“That must have been very difficult, how old were you?”

She looked up, tears had started falling from her cheeks, big round droplets, sinking into the carpet and onto her purple pants. “I was eleven or something, supposedly those boys told him to go into the store and rob it. He didn’t know what he was doing. After that I went to my Grannies’ for a while, my momma lost it. She went to Akron for a while and she never really got right, I quit school when I was fifteen. I got pregnant, I was running around. you know?” Nodding again, “you want to take a break here?”

“Sure, I’ll go check on my grandbaby.”

 

Dan the Surfer

April 9, 2013

Note to Readers: I have been working with mentally ill clients over the past five years, all of whom have been mixed up in the criminal justice system. I have been writing down thoughts of what life is like for these men and woman. All the writings are fictional but based on the real experiences of the people I interact with, thus protecting their privacy and my professional relationship with them. These are, a composite of people who interact daily with the criminal justice system in this country, all are survivors who have withstood brutal experiences but because of their situations have little ability to tell their stories. My goal is to shed light into many of the people we interact with, whether its on the sidewalk, in the Metro section of our newspapers, the television, or maybe they are our family members. I was partly inspired by David Shipler, whose book, “The Working Poor” should be required reading for every American.

 

Dan the Surfer:

With long blonde hair, the hangs down past muscular shoulders built from lifting heavy circular iron rings while breathing time away, Dan shuffles through an apartment that has seen its better days. Built in the nineteen seventies, the building houses 24 apartments, stacked on top of one another as if they were modeled after a grocers shelf, these units are sparse, smelly and, at times unfit for the cockroaches and bed bugs that inhabit them. All come with one bedroom, a sliver of a kitchen and a bath room that adheres to the taste of a Motel Six, small, cramped and musty. Many of the apartments house families with children, it would appear to be an unaccountable number as when one walks around the exterior of the units there is a bountiful supply of children, most with tan and brown skin, hurrying and hiding here and there, their loud excited screams punctuating the sad filth that surrounds them. It is not uncommon to see five children poking their head through the iron bars that line the mini-balconies when leaving the safe confines of a car.

This is Dan’s first apartment in over seven years, prior to getting into this subsided housing he lived sporadically on the land in Columbus, Jacksonville Florida and San Diego, he ended up in Columbus, five years ago, to be nearer to his son who resides in a city roughly 100 miles away, he has not seen his boy in over eight years. The walls are filled with his artwork, haphazardly taped, hither and dithered to walls once painted white but now a dull gray. In the corner is a coffee canister filled with the ashes of rolled cigarettes and placed next to a jar of paint brushes and charcoal that he uses to help ease the intensity of the “angels” that speak to him. The carpet is worn, frayed in spots and littered with spots, a clever game one could play would be, “guess the stain.” Some look like coffee, food or blood and in this complex it would be easy to assume that all of these stains are indeed the ingredients to variety of colors on the weathered carpet.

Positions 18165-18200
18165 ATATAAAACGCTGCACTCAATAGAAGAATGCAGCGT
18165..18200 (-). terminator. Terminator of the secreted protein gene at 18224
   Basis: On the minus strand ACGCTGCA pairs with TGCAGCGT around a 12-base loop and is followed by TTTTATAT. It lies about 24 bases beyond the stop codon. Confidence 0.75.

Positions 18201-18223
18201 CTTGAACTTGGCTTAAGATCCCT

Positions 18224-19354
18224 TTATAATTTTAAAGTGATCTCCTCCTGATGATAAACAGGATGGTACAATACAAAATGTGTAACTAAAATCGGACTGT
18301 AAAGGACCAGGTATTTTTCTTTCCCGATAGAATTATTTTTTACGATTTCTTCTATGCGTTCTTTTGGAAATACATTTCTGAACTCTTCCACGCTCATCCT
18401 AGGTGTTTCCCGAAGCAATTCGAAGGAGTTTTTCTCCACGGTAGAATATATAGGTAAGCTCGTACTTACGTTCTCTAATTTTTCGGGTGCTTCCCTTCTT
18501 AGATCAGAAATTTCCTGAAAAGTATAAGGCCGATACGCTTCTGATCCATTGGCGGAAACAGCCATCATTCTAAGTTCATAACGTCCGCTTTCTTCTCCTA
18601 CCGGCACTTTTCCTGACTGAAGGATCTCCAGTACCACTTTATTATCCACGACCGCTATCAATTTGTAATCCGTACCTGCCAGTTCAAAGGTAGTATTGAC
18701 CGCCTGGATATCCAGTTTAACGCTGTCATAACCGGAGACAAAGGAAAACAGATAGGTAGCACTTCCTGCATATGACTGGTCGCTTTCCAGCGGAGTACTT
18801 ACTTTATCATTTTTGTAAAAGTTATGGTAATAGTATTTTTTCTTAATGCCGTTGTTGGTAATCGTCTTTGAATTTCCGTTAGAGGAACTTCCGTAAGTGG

Dan steps from the kitchen, a soiled mess of damp counters, egg incrusted pots and smelly standing water in the sink. There is a calendar tapped haphazard to the wall next to the sink, with appointment cards placed on the respective days where Dan is supposed to be present. Somewhere. On the side of the yellowed refrigerator whose paint actually appears to be peeling he has placed a nude center-fold of Ms. June 1998, whose breasts appear constructed out some Hollywood special effects team, she has gleaming soap bubbles dripping off her shoulders and chest, and a thought comes to mind that asks if she would actually realize that this moment in time for her, as she sucked in her stomach, aching to be sexy under the hot glow of photographer lights, thinking of how posing for Playboy was a dream she harbored long before she had implants. Would she still want to post nude if she knew that her photograph would be stuck on the side of a failing refrigerator by a man who could eat fried eggs, brush away insects and roll his cigarettes while dreaming of those bubbles floating off her tan torso. Her teeth are perfect.